“Taking Our 2020 Aging In Place Lessons Into The New Year”

2021 is set before us, right in our current pathway. We have no choice but to move forward, but at the same time, we have such an opportunity to create our future to aligns with our needs and desires.


A year to remember

For many of us, 2020 has been a year to remember – especially for all of the challenges we had to overcome and for all over the adjustments we had to make. It certainly not one that was at all characteristic of previous years and not one that had much that we expected. There were so many adaptations to be made, and yet here we are are the end of it.

It’s not like tomorrow, as we turn the calendar page to reveal 2021 that things are going to suddenly and miraculously change. It’s a process. Still, we have weathered some experiences that will serve us well for the future – especially in the way we lived in and used our homes and how we developed a new relationship with our homes.

No matter what tomorrow brings, 2020 will be a year unlike any other.

2020 was a special year

While we can say that any year is or was a special one because of what happened in it, 2020 will go down as a year unto itself. We have seen years characterized by world wars and conflict, economic uncertainty and upheaval, political unrest, and more positively weddings, graduations, engagements, and the birth or children and grandchildren.

That said, 2020 remains the year of adjustments and change. Wear a mask, don’t wear a mask, then again wear it. Stay at home and do our best to stay away from crowds and large gatherings without taking necessary precautions.

Businesses have learned how to have their employees and associates work from home. People have learned what it’s like to not commute – and they are liking it. In a way, we have become more responsive because it’s easier to connect with people where they are – even if we don’t know exactly where that is.

A new normal?

Has 2020 presented us with a new normal – a new business model that suggests working from home, ordering what we need online and having it delivered, and communicating with friends, loved ones, clients, and business associates online is not only acceptable but desirable?

We have turned our back, out of necessity, on some of our old patterns of behavior such as driving to the office, shopping at the mall, or attending sporting events and concerts in-person. We have become engaged participants on our own terms from within our homes. It’s become an online connected world – at least over the past several months.

As we have been experiencing this rapid change in how we conduct business and how we interact with friends, family, and business associates (and even professionals such as doctors), it’s possible that we won’t be returning to the way it was twelve months ago.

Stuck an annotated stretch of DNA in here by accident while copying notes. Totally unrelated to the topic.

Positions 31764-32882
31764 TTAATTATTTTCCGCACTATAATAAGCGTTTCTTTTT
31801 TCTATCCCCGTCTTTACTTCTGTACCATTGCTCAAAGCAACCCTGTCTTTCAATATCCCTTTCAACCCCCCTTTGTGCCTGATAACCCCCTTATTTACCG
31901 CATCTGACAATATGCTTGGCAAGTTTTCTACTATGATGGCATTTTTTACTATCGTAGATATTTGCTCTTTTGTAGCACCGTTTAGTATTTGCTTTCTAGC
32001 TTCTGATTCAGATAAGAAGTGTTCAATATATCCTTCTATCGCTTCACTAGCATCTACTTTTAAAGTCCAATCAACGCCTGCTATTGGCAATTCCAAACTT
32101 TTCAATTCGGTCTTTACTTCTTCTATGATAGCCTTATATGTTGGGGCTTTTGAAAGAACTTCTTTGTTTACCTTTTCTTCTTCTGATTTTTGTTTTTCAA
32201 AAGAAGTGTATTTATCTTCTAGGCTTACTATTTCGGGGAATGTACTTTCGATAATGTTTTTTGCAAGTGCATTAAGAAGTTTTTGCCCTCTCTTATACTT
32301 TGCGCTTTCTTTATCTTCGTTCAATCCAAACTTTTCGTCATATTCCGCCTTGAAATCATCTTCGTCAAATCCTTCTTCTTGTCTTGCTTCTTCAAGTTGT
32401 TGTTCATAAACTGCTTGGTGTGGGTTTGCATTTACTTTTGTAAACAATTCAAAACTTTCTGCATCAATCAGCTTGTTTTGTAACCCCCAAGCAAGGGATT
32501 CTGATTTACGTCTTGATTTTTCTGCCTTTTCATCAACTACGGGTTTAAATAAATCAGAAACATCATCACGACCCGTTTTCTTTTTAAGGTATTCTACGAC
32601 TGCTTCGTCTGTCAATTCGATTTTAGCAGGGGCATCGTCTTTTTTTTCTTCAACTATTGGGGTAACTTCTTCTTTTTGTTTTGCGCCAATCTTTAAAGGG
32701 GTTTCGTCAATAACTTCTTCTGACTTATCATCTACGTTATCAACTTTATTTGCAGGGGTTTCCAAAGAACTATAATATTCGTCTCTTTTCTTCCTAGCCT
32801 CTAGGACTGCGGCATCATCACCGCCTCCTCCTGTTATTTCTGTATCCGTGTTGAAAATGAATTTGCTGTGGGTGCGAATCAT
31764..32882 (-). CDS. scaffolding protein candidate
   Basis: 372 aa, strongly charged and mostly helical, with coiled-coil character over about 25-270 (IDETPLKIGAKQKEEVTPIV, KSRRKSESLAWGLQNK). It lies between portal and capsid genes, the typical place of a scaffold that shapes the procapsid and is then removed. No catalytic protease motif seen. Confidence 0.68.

People had adopted a new pattern of behavior in working from home, and returning to the office environment – while something that was the norm a year ago – is not going to feel as comfortable to them. We may have unintentionally redefined the work environment on a going-forward basis.

Our aging in place homes

As we have been working from home and attending webinars, conferences, and other educational events from our homes via internet services, we are finding that we like it. There’s far less downtime with commuting, getting ready, and making accommodations for people who have scheduling conflicts.

We are able to connect with business associates or attend events even if we are feeling less than our normal selves or we are caring for pets, children, or parents while the events are being conducted. This could never happen in an in-person environment.

We have found a place in our homes from which we can work, and we aren’t as concerned about what other people might see in the background – perfection is not as important as convenience and sharing a side of ourselves and our home life that people don’t typically experience. It’s made us more real and transparent to those we are connecting with and meeting.

Our homes have undergone an examination of how well they can accommodate us being in them during typical working hours -we already were there before and after the business day – and largely have passed the test. We are finding that our homes work well for us, and in some cases even better than might have imagined. Most of us never considered the possibility or likelihood of working from home although that might have been a wishful thought.

So, as aging in place professionals, our clients, and those we have yet to meet whom can help, we are moving into 2021 with more knowledge and insight into how our homes can accommodate us being in them for several hours during the day. We can help anyone with anything identified which can be improved. While homes generally are serving people well as they have transitioned to remaining in them for more hours during the day, people likely have identified a few tweaks, changes, updates, and additional features they would like to have.

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